On a Saturday night four hundred miles south of the U.S. border, a group of people gathered in a small Mexican village to participate in a simulated illegal border-crossing event called Caminata Nocturna, or Night Hike. Anyone interested in experiencing the shorter, easier, and non-life-threatening version of an illegal Mexico-U.S. border crossing can do so in the village of El Alberto for $16.
Thousands have participated in the event since its inception in July of 2004. Different sorts of people have an interest in experiencing what it is like to cross the border illegally, and some have incorrectly perceived the event as a sort of training camp for migrants. On the night This Amercian Life contributor James Spring joined the event for his story “Flight Simulation,” the group consisted of middle class Mexicans, university students, and a team of initially-annoying salespeople from Mexico City who were doing it as a corporate team-building exercise. As Spring put it, they were “people who would probably never need to actually sneak into the U.S.” Even though these particular people happened to be fairly removed from the reality of having to cross the border illegally, the story itself is a large part of their national heritage. One of the group members, Mexican secondary school teacher Sergio Mendieta, said, “It’s a part of our culture, and it’s important to know it.”
Tour guide Julian Garcia said that some participants see it as an adventure, but those who put the event on see it differently. To the residents of El Alberto, it is “a way to raise consciousness.” Garcia says the simulation creates empathy for those who make the journey in real life. The people who put on the Caminata Nocturna are from an ancient indigenous tribe called the Hnahnu. Their land, the El Alberto village, is on a federal territory grant and is not very good for either cattle or farming. Paid jobs are scarce. Out of necessity, many Hnahnu became experts at crossing the border.
In an interesting twist, this repeated re-enactment of a simulated border crossing that none of the Hnahnu wanted to go on in the first place has become the best way for the Hnahnu to avoid migrating. That said, the changes have been slight: the migrating population of the village went from 90 percent down to 65 percent. El Alberto is still dependent on the money sent back from the Hnahnu working and living in the U.S. About 100 people in the town help out with the Caminata Nocturna, and the event is advertised, but the tourism industry is fickle, and weeks can go by between events.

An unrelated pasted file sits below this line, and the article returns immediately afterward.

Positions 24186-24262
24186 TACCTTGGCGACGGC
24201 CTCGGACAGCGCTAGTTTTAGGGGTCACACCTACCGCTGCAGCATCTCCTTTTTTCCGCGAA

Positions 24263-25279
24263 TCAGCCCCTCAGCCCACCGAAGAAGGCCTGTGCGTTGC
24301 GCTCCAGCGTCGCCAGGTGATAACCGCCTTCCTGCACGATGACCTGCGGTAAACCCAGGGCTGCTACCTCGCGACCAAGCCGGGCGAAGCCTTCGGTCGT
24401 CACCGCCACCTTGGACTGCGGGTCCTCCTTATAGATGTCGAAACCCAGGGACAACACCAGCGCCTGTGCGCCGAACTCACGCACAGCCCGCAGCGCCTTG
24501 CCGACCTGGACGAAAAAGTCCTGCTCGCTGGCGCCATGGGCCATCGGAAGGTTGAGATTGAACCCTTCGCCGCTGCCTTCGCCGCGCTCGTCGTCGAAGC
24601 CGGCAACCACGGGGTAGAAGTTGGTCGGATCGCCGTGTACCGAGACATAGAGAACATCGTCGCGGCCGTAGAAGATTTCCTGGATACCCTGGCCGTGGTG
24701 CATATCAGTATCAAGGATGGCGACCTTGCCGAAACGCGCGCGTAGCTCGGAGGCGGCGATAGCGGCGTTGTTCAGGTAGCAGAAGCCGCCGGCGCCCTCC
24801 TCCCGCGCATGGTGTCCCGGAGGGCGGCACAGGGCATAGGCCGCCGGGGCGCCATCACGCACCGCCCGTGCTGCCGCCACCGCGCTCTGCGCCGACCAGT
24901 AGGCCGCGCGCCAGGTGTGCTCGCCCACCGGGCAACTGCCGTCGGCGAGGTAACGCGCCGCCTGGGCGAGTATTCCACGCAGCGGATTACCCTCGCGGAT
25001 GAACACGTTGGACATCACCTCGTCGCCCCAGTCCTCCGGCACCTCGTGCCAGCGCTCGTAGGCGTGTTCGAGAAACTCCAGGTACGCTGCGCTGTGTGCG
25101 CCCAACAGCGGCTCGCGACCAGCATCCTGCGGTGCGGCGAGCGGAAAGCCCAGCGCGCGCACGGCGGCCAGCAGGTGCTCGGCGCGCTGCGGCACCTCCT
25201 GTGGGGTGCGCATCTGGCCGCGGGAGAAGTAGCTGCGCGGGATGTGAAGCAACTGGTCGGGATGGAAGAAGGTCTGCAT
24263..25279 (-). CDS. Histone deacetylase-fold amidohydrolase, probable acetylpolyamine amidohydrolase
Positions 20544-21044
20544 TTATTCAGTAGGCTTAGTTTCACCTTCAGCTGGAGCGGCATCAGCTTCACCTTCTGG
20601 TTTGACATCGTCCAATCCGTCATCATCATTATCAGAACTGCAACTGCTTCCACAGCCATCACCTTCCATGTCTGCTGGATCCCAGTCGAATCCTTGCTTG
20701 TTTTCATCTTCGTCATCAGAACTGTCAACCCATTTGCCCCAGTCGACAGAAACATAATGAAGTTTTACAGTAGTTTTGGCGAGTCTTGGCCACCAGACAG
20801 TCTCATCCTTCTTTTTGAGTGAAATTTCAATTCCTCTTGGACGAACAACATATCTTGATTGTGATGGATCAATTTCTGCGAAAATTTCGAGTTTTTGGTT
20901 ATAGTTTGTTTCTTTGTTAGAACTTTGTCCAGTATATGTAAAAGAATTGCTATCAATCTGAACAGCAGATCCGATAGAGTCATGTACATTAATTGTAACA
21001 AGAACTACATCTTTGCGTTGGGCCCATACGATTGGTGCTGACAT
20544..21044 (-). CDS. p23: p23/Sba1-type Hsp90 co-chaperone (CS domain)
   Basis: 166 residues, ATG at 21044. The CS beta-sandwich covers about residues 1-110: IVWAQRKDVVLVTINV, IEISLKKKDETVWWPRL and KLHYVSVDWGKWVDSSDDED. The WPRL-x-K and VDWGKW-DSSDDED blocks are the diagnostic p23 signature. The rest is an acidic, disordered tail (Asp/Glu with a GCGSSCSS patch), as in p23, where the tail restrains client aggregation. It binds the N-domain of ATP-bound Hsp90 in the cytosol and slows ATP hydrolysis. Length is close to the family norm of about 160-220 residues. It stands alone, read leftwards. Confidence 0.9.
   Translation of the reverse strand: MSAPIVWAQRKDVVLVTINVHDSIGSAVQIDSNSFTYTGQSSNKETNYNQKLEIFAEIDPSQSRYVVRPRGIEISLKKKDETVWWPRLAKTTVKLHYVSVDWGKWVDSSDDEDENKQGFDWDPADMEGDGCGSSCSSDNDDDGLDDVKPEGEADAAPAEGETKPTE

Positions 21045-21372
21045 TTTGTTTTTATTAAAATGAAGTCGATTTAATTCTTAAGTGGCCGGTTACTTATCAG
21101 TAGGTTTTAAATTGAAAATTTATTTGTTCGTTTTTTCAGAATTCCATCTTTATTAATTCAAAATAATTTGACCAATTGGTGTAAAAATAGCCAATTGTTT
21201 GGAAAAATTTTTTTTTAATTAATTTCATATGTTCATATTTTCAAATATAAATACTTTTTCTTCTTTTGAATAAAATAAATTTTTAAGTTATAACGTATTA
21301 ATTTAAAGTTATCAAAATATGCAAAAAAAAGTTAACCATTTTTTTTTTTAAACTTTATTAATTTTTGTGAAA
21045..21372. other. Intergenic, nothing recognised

Before setting out, the lead coyote runs through the whys, hows, and whats of the next four hours. Given all the horrible fates one can come to, “crossing the border is only for the most desperate of souls,” he said in closing. During 7.5 mile trek, the would-be migrants were guided none too gently by masked coyotes and pollers through several perilous situations. They narrowly evaded U.S. Border Patrol officers who spotted and chased them. They encountered a drug cartel who took their money, stole their food, and “killed” one of the group, who was in reality a planted actress. They had to walk and run in the dark through rocky, dusty, and muddy lands without incapacitating themselves, a feat that becomes much more important and difficult when one is walking in a vast desert for two days and nights instead of four hours. They had to pacify indigenous people whose land they had trespassed upon. Finally, they met up with the ride that took them blindfolded to a safehouse. Springs’ guide pointed out that an actual safehouse would have been much more crowded, and migrants are kept there until their relatives have paid off the balance of the coyote’s fee.
But for this group, the blindfolds came off and the Caminata Nocturna was finished. Then, the lead coyote gave a closing speech. The one reported in an L.A. Times article centered on migrant solidarity and the inherent right these desperate people have to seek work in foreign lands. The closing speech in Springs’ report focused on statements about the moral obligation Mexicans have to give their energies to their own communities so that Mexico can become great. The different messages are quite fitting. They reflect the pervading duality of people who are forced to leave their home, and risk their lives to do so, in order to help their families.
By Donna Westlund